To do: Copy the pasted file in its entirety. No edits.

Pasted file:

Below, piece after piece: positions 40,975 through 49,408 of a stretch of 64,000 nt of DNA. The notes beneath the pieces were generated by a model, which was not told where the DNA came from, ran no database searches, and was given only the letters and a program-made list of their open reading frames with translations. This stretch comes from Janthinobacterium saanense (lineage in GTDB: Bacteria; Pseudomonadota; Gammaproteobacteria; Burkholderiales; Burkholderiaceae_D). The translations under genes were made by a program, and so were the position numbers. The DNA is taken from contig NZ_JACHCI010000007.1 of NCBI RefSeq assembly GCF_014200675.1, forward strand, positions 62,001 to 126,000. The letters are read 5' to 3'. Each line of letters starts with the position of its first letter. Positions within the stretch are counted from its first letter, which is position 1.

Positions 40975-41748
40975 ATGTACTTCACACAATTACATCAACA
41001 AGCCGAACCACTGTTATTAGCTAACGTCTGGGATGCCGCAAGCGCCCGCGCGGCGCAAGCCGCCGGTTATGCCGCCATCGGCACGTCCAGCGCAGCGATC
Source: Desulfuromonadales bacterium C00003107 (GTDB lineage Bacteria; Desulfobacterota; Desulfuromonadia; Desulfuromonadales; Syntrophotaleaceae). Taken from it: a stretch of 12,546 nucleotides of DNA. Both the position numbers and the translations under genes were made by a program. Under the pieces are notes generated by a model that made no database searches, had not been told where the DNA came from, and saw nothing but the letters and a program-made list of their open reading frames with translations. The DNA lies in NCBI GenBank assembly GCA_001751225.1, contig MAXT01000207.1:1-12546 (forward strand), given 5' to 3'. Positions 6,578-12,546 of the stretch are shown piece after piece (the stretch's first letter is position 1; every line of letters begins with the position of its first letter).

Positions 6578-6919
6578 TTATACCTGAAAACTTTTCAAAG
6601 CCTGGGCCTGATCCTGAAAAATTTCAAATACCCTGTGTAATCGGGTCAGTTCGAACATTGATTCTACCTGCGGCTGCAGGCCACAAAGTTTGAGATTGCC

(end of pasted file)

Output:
Below, piece after piece: positions 40,975 through 49,408 of a stretch of 64,000 nt of DNA. The notes beneath the pieces were generated by a model, which was not told where the DNA came from, ran no database searches, and was given only the letters and a program-made list of their open reading frames with translations. This stretch comes from Janthinobacterium saanense (lineage in GTDB: Bacteria; Pseudomonadota; Gammaproteobacteria; Burkholderiales; Burkholderiaceae_D). The translations under genes were made by a program, and so were the position numbers. The DNA is taken from contig NZ_JACHCI010000007.1 of NCBI RefSeq assembly GCF_014200675.1, forward strand, positions 62,001 to 126,000. The letters are read 5' to 3'. Each line of letters starts with the position of its first letter. Positions within the stretch are counted from its first letter, which is position 1.

Positions 40975-41748
40975 ATGTACTTCACACAATTACATCAACA
41001 AGCCGAACCACTGTTATTAGCTAACGTCTGGGATGCCGCAAGCGCCCGCGCGGCGCAAGCCGCCGGTTATGCCGCCATCGGCACGTCCAGCGCAGCGATC
Source: Desulfuromonadales bacterium C00003107 (GTDB lineage Bacteria; Desulfobacterota; Desulfuromonadia; Desulfuromonadales; Syntrophotaleaceae). Taken from it: a stretch of 12,546 nucleotides of DNA. Both the position numbers and the translations under genes were made by a program. Under the pieces are notes generated by a model that made no database searches, had not been told where the DNA came from, and saw nothing but the letters and a program-made list of their open reading frames with translations. The DNA lies in NCBI GenBank assembly GCA_001751225.1, contig MAXT01000207.1:1-12546 (forward strand), given 5' to 3'. Positions 6,578-12,546 of the stretch are shown piece after piece (the stretch's first letter is position 1; every line of letters begins with the position of its first letter).

Positions 6578-6919
6578 TTATACCTGAAAACTTTTCAAAG
6601 CCTGGGCCTGATCCTGAAAAATTTCAAATACCCTGTGTAATCGGGTCAGTTCGAACATTGATTCTACCTGCGGCTGCAGGCCACAAAGTTTGAGATTGCC